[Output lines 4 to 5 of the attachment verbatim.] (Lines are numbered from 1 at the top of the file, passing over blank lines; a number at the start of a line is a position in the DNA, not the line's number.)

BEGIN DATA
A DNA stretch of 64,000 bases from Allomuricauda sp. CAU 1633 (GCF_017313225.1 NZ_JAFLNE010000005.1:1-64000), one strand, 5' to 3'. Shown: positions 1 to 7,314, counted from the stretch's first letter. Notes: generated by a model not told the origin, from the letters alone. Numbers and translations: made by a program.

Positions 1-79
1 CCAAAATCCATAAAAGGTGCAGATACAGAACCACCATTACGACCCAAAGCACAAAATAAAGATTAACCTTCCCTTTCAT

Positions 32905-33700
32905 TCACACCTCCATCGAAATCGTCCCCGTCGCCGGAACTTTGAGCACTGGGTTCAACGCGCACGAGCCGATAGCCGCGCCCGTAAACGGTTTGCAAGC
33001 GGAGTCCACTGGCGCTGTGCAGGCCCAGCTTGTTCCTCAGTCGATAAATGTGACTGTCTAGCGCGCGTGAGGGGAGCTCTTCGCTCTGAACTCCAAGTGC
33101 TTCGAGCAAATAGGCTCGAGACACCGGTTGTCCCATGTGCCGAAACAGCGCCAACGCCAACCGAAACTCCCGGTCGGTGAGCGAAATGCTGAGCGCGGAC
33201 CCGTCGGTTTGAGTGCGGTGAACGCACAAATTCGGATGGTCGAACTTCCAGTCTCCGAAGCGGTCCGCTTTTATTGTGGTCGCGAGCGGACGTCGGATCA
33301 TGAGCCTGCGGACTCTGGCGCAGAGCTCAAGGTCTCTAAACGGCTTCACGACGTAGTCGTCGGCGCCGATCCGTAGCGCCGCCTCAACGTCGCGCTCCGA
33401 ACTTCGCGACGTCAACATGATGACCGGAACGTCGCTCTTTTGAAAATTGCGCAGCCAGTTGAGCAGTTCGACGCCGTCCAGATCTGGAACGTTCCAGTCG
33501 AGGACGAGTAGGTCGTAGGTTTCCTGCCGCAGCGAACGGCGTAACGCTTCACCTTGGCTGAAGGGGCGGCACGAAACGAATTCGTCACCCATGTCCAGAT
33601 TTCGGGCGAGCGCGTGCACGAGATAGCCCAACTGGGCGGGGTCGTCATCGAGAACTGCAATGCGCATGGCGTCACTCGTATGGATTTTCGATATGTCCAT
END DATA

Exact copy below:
Positions 32905-33700
32905 TCACACCTCCATCGAAATCGTCCCCGTCGCCGGAACTTTGAGCACTGGGTTCAACGCGCACGAGCCGATAGCCGCGCCCGTAAACGGTTTGCAAGC